Flip-flopping gets a bad rap. Yes, it can be depressing to hear politicians cynically reverse strongly held positions from one election cycle to another. Sometimes, however, when a particularly forceful and articulate voice in a policy debate switches sides, it can be the most effective way to shift the entire conversation.
David Blankenhorn may not have been the most high-profile gay marriage opponent to have had a change of heart this year -- that was President Barack Obama -- but he was definitely the most surprising. The founder of the conservative Institute for American Values wrote The Future of Marriage, a 2007 book offering intellectual cover to those arguing that same-sex marriage threatens to undermine the institution of the family. He also served as an expert witness in court defending California's Proposition 8, which legally defines marriage as being between a man and a woman. This year, however, swayed by the growing support for same-sex marriage, Blankenhorn did a full 180, putting his heresy on display in the New York Times in June. "Whatever one's definition of marriage, legally recognizing gay and lesbian couples and their children is a victory for basic fairness," he wrote, prompting an enraged reaction from his former allies.
Monetary policy may not provoke the same visceral emotions as the marriage debate, but it was no less shocking in the economics world when Narayana Kocherlakota, the Minneapolis Federal Reserve Bank's president, said publicly in September that the Federal Reserve should hold interest rates near zero until unemployment falls below 5.5 percent. Kocherlakota, a lifelong inflation hawk, had been one of the most outspoken opponents of lowering rates and had voted against doing so in 2011. Why did he switch? Facts on the ground, namely little real threat of inflation and the need for jobs, jobs, jobs (in Fed speak: "By increasing monetary accommodation," he said, "the committee can better meet its employment mandate while still satisfying its price-stability mandate.") The turnabout was in line with a major shift by the Federal Reserve and its chairman, Ben Bernanke (No. 15), resulting in the new growth-targeted monetary policy known as quantitative easing. Time will tell whether this will kick-start America's job market or lead to out-of-control inflation.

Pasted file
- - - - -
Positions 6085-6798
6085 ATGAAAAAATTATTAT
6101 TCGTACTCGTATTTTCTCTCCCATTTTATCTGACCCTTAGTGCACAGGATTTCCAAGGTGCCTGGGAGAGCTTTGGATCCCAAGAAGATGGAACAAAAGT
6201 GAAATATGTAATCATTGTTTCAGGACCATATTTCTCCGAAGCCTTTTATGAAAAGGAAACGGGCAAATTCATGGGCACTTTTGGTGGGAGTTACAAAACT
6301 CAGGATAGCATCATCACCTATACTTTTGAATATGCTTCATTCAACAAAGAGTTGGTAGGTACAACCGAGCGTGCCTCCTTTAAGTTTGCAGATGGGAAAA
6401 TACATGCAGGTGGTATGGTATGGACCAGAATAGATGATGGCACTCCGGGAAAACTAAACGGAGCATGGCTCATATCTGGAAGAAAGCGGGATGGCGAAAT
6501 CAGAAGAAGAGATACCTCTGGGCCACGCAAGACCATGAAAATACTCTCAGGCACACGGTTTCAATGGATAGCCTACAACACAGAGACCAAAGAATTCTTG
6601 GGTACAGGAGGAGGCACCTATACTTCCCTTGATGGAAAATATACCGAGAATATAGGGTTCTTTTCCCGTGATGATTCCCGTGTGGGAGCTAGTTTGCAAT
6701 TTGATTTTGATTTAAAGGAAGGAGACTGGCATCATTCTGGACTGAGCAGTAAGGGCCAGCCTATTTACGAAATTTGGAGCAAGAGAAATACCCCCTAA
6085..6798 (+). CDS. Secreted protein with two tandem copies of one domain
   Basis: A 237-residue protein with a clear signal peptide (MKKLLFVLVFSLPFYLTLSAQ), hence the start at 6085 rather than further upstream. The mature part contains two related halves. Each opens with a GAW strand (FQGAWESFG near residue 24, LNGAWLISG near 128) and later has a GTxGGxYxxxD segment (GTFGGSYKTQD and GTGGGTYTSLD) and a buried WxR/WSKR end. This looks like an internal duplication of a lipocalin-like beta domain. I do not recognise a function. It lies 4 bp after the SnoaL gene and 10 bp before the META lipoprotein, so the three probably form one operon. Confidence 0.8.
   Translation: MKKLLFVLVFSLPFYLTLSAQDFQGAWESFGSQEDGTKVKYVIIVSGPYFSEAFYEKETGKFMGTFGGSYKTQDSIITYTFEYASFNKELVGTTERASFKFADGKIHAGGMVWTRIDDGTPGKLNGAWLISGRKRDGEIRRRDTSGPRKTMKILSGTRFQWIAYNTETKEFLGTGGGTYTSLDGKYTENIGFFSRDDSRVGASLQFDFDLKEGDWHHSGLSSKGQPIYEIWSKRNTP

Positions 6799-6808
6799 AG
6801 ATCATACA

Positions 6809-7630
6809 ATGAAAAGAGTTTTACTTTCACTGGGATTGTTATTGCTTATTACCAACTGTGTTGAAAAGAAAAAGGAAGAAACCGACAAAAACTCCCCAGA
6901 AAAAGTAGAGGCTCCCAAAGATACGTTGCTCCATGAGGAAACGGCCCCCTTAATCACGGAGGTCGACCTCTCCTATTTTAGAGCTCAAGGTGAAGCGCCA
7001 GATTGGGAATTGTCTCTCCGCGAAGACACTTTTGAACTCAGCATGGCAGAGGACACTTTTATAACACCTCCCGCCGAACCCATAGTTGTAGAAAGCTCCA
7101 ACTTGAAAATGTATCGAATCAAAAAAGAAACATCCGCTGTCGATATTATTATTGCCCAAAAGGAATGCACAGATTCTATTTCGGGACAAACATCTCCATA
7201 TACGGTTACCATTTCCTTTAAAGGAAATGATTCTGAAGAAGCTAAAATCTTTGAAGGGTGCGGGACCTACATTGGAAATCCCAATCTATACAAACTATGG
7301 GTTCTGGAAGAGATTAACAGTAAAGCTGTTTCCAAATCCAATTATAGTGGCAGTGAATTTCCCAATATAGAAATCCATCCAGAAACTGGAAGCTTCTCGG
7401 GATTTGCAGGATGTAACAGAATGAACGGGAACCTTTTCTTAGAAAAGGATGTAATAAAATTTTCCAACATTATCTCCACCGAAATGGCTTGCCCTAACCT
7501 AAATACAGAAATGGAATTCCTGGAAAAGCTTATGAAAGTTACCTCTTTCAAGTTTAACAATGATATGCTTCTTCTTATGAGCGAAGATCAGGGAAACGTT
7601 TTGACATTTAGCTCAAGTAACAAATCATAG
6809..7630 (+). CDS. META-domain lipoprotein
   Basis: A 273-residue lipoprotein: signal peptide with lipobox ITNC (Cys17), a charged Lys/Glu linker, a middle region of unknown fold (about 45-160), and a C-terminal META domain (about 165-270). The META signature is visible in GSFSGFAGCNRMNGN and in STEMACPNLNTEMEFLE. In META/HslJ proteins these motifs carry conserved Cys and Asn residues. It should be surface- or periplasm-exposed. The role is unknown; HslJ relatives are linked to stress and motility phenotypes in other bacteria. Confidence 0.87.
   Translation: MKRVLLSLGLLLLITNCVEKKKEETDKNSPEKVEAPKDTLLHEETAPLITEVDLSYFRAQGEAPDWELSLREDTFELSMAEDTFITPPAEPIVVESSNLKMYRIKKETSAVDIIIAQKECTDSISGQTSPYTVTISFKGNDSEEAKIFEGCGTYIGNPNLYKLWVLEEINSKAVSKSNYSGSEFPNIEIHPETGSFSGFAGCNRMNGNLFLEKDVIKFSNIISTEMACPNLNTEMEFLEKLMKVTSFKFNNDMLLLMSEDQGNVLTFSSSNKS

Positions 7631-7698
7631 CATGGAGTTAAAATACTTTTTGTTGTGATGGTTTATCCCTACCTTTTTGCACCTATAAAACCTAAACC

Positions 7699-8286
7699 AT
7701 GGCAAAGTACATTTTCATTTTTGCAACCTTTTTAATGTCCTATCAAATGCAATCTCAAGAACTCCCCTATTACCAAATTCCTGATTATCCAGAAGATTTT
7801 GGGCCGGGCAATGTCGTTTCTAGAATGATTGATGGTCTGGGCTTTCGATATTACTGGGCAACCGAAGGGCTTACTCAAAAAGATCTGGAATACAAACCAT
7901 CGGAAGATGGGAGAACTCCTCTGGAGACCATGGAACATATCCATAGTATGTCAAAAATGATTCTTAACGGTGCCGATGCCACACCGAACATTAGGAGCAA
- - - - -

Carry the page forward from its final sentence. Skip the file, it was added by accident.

A closer look at the numbers also changed the mind of Richard A. Muller, a University of California/Berkeley physicist and author of popular science books like Physics for Future Presidents, who had long been the go-to climate-change skeptic for those unsatisfied with sneering Drudge headlines. For years, he argued that widely used climate-change models were flawed because thermometers around the world had been placed too near the pavement and scientists were manipulating the temperature data they used. So Muller, along with his daughter, embarked on his own effort -- the Berkeley Earth Surface Temperature project -- which automated data analysis to eliminate human bias. Given that they were partly funded by conservative billionaire Charles Koch, who also bankrolls the climate-skeptical Heartland Institute, Muller's numbers were widely expected to "disprove" global warming. But instead, he had an epiphany: "Call me a converted skeptic," he wrote, saying that "prior estimates of the rate of warming were correct" and "humans are almost entirely the cause."
As these three thinkers prove, it's never too late to change your mind.
MULLER Reading list: The Social Animal, by David Brooks; Uncommon Sense, by Alan Cromer; Steve Jobs, by Walter Isaacson. Best idea: Clean fracking (producing shale gas in an environmentally acceptable way). Worst idea: Shut down conventional energy (Japanese nuclear, Gulf oil). American decline or American renewal? Renewal is possible, but it requires more sensible policies in the three Es: energy, education, and economics. We need less politicization and more objectivity. More Europe or less? Europe is about the right size. Maybe it should add Turkey and Morocco. To tweet or not to tweet? Twhat?